I have always looked for possibilities to display 3D content on the web. Many authoring software packages or plugins came and died. Now there’s a new initiative that looks very promising. Modern, sexy (yes, I still use that description, sue me!), easy, flexible and just cool.

It’s called BabylonJS and you can find all information about it at their website.

Together with Blender3, the Blender BabylonJS Export plugin and the baking plugin BakeTools one is up and running very fast. Here’s a good tutorial on how to export from Blender using this plugin. I also just found this here. I will give it a try on my next run at this.

It’s then very convenient to load the exported scene into the BabylonJS sandbox where textures can be loaded or replaced and the materials can be tweaked. Plus there’s a lot more settings that can be set. Like how far down the user can tilt the camera, or add a dedicated environment and much more. And the Java capabilities of the Framework the sky is the limit 🙂

Also there’s a WordPress plugin to display your models on your website, stored local or in the cloud! Actually there is two plugins. More about them here.

Example; ArtRoom 2022 (revived)

I revived a project I did with Vera Liechti many years ago. We entered an exhibition contest and wanted to present Vera’s oil paintings interactively. Meaning we built in a stereo camera (something like a kinect) and the visitors could interact with the artwork by moving their body. The visitor could then step on a button and the version of Vera’s painting would have been printed and the visitor could take that print home. Here’s the PDF we submitted. Unfortunately we were not accepted. We had a working prototype. Here’s the previz data from then now reworked in Blender and exported to Babylon JS.

Blender «BakingTool» Addon

While getting nice results with the built-in baking in Blender, There’s no way to denoise the renders while rendering. That’s not a biggie, as the compositor can easily be used to denoise the results.

But the baking is sorta cumbersome and very manual. So I was looking for a solution that would automate this a bit. First I tried this GitHub project called «Lightmapper«. But even after hours of testing, running various Blender versions etc. I simply did not get any images out of it. It rendered for 0.0 or 0.01 seconds and nothing. I am sure I missed something, but as it looks like a cool solution. Give it a try! Projects like those are not priceless because they’re free, but many times they combine the best of many commercial tools. But there’s always the «which version of host app to run with which version of the code» problem. Which is not the case with commercial products.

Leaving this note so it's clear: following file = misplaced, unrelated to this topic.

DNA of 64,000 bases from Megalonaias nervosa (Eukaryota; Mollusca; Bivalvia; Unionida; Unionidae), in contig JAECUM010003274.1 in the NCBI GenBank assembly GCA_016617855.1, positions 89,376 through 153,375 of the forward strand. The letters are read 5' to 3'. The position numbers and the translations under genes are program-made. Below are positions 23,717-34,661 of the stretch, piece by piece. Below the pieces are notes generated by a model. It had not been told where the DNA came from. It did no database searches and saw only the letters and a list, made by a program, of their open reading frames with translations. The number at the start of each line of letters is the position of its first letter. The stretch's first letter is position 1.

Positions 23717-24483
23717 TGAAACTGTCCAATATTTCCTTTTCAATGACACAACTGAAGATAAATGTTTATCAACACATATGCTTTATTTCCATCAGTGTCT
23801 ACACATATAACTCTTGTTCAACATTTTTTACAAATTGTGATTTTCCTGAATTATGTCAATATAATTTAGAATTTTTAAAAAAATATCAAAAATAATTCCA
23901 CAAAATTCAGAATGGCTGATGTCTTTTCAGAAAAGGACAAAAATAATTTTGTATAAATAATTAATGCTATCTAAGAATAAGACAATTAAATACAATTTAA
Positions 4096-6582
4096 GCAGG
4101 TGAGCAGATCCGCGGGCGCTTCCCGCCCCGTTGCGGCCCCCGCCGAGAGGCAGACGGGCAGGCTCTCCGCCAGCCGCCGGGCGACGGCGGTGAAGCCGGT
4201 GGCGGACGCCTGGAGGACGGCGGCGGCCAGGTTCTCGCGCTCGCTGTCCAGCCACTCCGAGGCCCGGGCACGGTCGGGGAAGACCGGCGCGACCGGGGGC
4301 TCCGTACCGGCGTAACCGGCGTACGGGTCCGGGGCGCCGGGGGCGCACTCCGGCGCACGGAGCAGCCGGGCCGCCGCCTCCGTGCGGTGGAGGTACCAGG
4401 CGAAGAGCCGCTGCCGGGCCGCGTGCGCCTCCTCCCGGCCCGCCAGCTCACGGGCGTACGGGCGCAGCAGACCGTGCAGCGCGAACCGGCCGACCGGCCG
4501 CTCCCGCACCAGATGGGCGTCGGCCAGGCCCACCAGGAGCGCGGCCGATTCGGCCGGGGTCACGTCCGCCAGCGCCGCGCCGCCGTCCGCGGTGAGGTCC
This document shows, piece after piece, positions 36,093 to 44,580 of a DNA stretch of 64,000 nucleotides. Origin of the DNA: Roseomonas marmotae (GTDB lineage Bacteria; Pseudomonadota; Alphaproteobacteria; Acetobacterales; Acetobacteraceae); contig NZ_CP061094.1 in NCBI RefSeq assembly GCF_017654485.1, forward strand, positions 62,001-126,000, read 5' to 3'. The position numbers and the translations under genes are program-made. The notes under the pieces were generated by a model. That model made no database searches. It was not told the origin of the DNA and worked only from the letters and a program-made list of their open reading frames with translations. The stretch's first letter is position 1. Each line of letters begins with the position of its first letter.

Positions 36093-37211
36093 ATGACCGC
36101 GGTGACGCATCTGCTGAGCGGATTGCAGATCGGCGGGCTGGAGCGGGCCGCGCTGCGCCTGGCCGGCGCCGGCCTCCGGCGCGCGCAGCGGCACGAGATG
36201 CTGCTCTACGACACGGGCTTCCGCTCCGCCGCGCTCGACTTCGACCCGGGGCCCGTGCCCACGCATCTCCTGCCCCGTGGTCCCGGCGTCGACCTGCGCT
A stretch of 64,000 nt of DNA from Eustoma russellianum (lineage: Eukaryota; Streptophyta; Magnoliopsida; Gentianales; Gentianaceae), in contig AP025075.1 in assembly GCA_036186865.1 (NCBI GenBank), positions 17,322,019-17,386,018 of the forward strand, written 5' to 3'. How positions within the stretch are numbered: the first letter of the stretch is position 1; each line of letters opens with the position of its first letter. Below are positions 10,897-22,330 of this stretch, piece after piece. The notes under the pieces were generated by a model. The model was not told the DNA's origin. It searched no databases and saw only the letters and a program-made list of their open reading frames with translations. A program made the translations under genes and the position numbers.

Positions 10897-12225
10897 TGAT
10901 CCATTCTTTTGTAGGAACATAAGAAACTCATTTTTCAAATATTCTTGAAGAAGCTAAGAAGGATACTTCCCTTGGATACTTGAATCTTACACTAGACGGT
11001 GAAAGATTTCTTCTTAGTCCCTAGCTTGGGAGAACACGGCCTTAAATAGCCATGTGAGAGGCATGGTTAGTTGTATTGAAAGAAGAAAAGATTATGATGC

So I found the apparently most well known Blender baking tool called «Baketool«. Bought it, installed it, played with it, consulted their documentation and watched a video or two and I was up and running and it rendered images in no time.

While there’s more than «Baketools» and the Github project «Lightmapper», I am happy with my purchase of «Blendtools». I found my list here. Give it whirl, you might find something that suits you.

Final bake in Blender (left) and the in the BabylonJS Sandbox (right)

Side note: I added a point light for more illumination than just from the neon tubes with an emissive material. And also a spot light to bake the figure.


The process is very easy with this addon.

  • Create a new Job
  • Decide the baking mode (Individual or Atlas & Target)
  • Setup mode, save path, Image format and render device
  • UV settings (Good at default)
  • Then add the object you want to bake
  • Choose the render passes
  • Hit «Bake»

My setup

  • Created a job called «ArtRoom-2022_REGULAR»
  • Chose to bake individual surfaces to texture
  • Enabled «Expert» because it has more options
  • Set path, chose PNG and CPU (with my 1060 there’s not much difference to CPU…)
  • Added all the meshes I want to bake
  • Setup AO and Diffuse pass to be rendered (more samples on AO for less noisiness)
Baketool setup in Blender
Result Diffuse and Ambient Occlusion

Institute of Pharmacology «GH-Receptor»

This is an animation about growth hormone receptor docking and the effect of Pegvisomant and antibodies.

This was the first animation I did in Blender. Shoutout to Joseph Manion which is running the youtube channel CG Figures for providing the basic setup for the Phospholipid Bilayers!

From Autumn 2019 until Summer 2021 I worked in the research group of Prof. Stephan von Gunten at the «Institute of Pharmacology» at the University of Bern, Bern Switzerland, as a 3D instructor and animator.